But with Amazon signed up to offer HDR10+ content as well, does that mean it will eschew Vision in favour of HDR10+, or will it be the only one offering both rival HDR formats? We shall have to wait and see.
The PC game Mass Effect: Andromeda was the first game to support Dolby Vision, heralding a whole new outlet for the format.
Dolby Vision can also be applied in a live broadcast environment – though we’re not aware yet of any broadcaster announcing plans to use it. Besides, another format, Hybrid Log Gamma (HLG), looks set to be the default format used with 4K broadcasts.
What about Dolby Vision on mobile phones and tablets?
Fancy enjoying Dolby Vision videos while on the bus or train to ease your daily commute? There is now a small selection of smartphones that let you do just that.
The LG G6 was the first smartphone to come equipped with Dolby Vision HDR. Since then, it’s been joined by its fellow LG V30 and the new V30S ThinQ, while all three new Apple iPhones – iPhone X, 8 and 8 Plus – support Dolby Vision playback, too.
While other smartphones – such as the Samsung Galaxy Note 8 – support standard HDR for mobile, it’s just the LGs and iPhones that support Dolby Vision content for now.
With Vision content streamed from Netflix (Amazon’s Vision offerings aren’t available in the UK), we found the G6’s LCD display to be sharp and clear, though it will divide opinion - watching a film on a screen with rounded corners takes some getting used to. The V30’s screen was a tad disappointing with HDR content - despite punchy colours, its P-OLED screen didn't show enough definition in the darker scenes, even with brightness cranked to maximum.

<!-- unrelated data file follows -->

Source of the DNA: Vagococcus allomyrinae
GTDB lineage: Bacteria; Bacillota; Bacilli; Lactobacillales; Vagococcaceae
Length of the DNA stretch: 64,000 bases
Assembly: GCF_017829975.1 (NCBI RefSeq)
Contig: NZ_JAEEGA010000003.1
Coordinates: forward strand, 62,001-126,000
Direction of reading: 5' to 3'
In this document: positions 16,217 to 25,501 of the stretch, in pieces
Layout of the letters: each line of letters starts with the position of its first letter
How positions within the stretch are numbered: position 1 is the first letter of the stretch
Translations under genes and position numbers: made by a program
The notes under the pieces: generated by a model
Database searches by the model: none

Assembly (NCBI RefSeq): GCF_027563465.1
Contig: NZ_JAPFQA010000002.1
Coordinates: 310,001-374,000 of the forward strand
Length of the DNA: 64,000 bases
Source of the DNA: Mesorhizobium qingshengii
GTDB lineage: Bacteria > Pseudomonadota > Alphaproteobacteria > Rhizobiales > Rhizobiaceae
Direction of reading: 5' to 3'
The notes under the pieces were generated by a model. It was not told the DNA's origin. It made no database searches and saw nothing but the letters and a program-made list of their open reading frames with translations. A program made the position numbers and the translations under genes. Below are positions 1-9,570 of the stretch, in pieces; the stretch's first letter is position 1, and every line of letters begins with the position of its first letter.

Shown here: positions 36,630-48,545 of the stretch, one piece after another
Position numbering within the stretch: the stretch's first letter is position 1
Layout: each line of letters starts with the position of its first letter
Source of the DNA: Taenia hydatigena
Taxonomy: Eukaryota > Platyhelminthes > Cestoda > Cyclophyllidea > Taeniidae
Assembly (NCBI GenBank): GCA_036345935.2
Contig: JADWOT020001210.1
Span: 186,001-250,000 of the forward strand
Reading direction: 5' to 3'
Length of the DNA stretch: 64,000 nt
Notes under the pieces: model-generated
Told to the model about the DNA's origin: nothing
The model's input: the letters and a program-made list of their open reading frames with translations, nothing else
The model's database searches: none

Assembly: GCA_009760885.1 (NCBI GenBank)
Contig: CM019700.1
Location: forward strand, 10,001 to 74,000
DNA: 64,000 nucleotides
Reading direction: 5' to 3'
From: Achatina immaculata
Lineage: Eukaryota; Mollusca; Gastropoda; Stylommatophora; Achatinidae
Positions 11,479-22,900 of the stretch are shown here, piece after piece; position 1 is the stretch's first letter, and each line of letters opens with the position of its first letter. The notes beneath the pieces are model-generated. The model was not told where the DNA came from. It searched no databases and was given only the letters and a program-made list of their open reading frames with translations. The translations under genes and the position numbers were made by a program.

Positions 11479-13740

Meanwhile, the iPhone X (an OLED display) and iPhone 8 Plus (LCD display) fare much, much better, unearthing excellent shadow detail and textures. The iPhone X, in particular, shines with Dolby Vision shows such as Stranger Things, with colours and detail striking a fine balance between vivid and natural.
What's the future of Dolby Vision?
Dolby has gone out of its way to dismiss talk of any possible format war, positioning its technology as a ‘value added’ proposition in relation to HDR10, not a direct competitor.
Dolby Vision is essentially extra information applied on top of an HDR10 core, so it’s easy to ensure that all Dolby Vision content is also compatible with devices that only support HDR10.
It’s not mandatory for a content creator to deliver both HDR10 and Dolby Vision support though. US streaming platform VUDU did not initially support HDR10 alongside Dolby Vision, nor did Vizio’s first Dolby Vision TVs.
Both have now added HDR10 support, so there is currently no Dolby Vision platform that doesn’t support both. There's no doubt the current HDR landscape is a little rocky, especially when you throw HLG (the broadcast HDR TV format), the LG-only Advanced HDR by Technicolor and, more crucially, Vision's main rival HDR10+ into the equation.
Unfortunately, there's a chance it could only get more confusing as the new formats and standards settle. But fear not - we'll be on hand to help you cut through the jargon.